The Sphere of Your Influence

It always helps me to try to quantify or graphically measure what I'm thinking about. I guess this is because I am a visual person and need to diagram, conceptualize, or even try to sketch the thoughts I'm thinking in order to understand them. The other day in a small group setting, we were discussing how to grow in our capacity to love others, especially those who are different from us. I suggested that we first needed to identify the recipients of that love. Taking a marker in hand, I began drawing on the whiteboard several concentric circles like the ripples made from a pebble dropped into a body of water and then titled this simple image, "Quantifying Our Relationships!"

Each circle became a way to specifically show the levels of our relationships in life. The inner core represented ourselves. Then going outward, we segmented other relations like our immediate family, relatives, close friends, next door neighbors, fellow workers, the many acquaintances we have and the farthest circle on the outside arch would represent the strangers or those unknown persons that cross our paths at the post office, market, drug store, filling station, etc. I first encountered this diagram from Dr. Oscar Thompson who taught a course on lifestyle evangelism during my seminary days. (Source: Concentric Circles of Concern by Carolyn Ritzman and W. Oscar Thompson, Jr., re-issued in 1999).
What's the primary sphere of your influence?

We have a sphere of influence that is unique and specific to our lives. This, by definition, is the place or environment in which we live and conduct all the activities of our lives. These relationships comprise what defines "our neighbors." I have found that you can identify your sphere from two perspectives: institutionally or relationally. For most of my life, I answered the question of what I do in institutional terms. I am a student at Vandalia High School, Eastern Illinois University, and later, Southwestern Seminary. I could also say, I am an associate pastor or senior pastor and then name the church where I served. In short, I was defining myself within the institutional setting or environment in which I lived, served or ministered.

I have a close friend who is days away from retiring from his ministry in the local church. Though he shows no sign of "separation anxiety" so far, I have suggested to him that he should consider re-defining himself in relational rather than institutional terms. I have candidly shared with him that sometimes, after years of being in the same institutional setting, we can wonder what life will be like on the other side of employment. I have already discovered in these past two years that while it looks like everything changes with retirement, the truth is that nothing substantive has changed! If that sounds like a contradiction, it really isn't! After retirement, we still have our family and friends and these relationships need nurturing. This becomes our primary sphere of influence! And I'm happy to say that there is considerable joy in this new focus too!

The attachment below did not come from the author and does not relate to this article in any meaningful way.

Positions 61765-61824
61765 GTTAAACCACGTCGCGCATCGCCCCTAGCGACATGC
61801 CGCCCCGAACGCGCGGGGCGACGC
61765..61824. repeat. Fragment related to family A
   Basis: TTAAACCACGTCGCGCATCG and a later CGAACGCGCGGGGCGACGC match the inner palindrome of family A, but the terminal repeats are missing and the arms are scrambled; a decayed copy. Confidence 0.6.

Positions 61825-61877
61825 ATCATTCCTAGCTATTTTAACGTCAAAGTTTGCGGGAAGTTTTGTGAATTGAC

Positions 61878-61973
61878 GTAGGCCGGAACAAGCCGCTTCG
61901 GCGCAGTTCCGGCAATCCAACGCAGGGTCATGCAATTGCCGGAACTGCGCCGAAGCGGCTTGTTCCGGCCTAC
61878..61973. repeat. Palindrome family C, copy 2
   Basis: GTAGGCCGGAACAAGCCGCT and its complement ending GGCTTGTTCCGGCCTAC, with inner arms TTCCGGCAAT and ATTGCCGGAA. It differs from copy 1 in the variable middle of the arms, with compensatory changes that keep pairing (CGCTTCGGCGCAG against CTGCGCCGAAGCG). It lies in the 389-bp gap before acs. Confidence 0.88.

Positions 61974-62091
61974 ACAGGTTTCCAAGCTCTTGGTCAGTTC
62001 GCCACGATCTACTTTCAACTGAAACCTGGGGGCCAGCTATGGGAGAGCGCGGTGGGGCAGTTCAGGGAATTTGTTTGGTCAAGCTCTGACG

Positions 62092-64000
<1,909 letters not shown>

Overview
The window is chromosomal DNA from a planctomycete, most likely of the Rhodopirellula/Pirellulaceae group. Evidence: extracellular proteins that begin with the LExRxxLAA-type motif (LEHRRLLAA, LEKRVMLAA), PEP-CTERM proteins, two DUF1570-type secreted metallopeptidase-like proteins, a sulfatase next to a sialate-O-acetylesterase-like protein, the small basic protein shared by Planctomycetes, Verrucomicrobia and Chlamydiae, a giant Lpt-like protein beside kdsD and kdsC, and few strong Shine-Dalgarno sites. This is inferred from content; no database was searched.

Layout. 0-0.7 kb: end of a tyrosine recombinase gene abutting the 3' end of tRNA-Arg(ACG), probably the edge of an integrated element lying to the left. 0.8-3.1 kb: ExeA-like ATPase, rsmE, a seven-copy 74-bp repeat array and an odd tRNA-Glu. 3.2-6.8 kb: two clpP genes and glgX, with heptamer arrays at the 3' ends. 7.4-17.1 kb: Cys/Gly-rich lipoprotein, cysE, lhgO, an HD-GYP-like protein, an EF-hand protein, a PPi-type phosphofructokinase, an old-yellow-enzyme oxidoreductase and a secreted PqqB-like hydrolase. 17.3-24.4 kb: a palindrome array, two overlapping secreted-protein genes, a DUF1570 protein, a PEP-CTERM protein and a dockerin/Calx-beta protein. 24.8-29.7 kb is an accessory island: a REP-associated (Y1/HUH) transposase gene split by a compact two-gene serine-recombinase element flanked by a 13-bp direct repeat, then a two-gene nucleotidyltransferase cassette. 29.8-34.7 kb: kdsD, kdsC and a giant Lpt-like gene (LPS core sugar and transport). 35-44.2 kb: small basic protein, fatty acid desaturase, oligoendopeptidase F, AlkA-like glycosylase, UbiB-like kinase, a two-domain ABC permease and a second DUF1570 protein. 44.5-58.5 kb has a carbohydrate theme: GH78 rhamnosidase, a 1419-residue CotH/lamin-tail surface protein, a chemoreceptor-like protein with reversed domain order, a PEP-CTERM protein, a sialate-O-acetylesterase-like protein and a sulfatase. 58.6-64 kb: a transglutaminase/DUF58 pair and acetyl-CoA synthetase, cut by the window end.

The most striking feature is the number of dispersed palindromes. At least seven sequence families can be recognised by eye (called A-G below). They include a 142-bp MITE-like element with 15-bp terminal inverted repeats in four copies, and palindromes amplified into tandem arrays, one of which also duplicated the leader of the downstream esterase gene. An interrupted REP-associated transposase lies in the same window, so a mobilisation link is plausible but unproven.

Jesus often spoke to the disciples about the priority of the kingdom of God. The term "kingdom" is used 126 times (ESV) in the gospels. He did not define this sphere primarily from an institutional perspective as in a religious building, society, or organization. Rather, He described the kingdom relationally because this sphere is dynamic and involves our relationship and submission to the Father's lordship, and His ruling and reigning over human hearts in every aspect of life. Jesus taught us to pray as a reminder of this relational priority: "Our Father in heaven, hallowed be your name. Your kingdom come, your will be done, on earth as it is in heaven" (Matthew 6:9-10). When asked about the greatest commandment, Jesus simply gave a two-fold summary, "Love God with all your heart and love your neighbor as you love yourself" (Mark 12:29-31).

Without disparaging institutional church life or depreciating all those institutional duties of my former life like meetings, facilities, budgets, and deadlines in which I played a hyper-management role, I can say today that there is something liberating about a more kingdom and relational focus in these retirement days. Maybe, I should have seen the importance of defining myself within this relational sphere sooner and more clearly! I think I can now "connect the dots" better to see how service and influence through worship, discipleship, evangelism, ministry and fellowship flows more naturally when the focus is on the two most important relationships of loving God, and loving family, friends and others! Do you need to do some thinking about your primary sphere of influence?

Mike Keppler, retired pastor,
active churchman and
doting grandparent.
Contact: drmjkeppler@gmail.com



Comments

  1. Loved your assessment and your desire to influence others by continuing to practice the two greatest commandments. Applying those along with exercising our faith by implementing Philipians 4;6-7 (with a lot of emphasis on THANKSGIVING) has proven very beneficial to me. Thanks ! Now I am going fishing if the wind and cold temp's aren't too unbearable. Have a wonderful day and that go's for your family as well.

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  2. Thanks, friend for reading! I like the emphasis on being thankful. Others are attracted to positive and thankful people. Good luck with that fishing, especially the Jesus variety of "fishing for men!"

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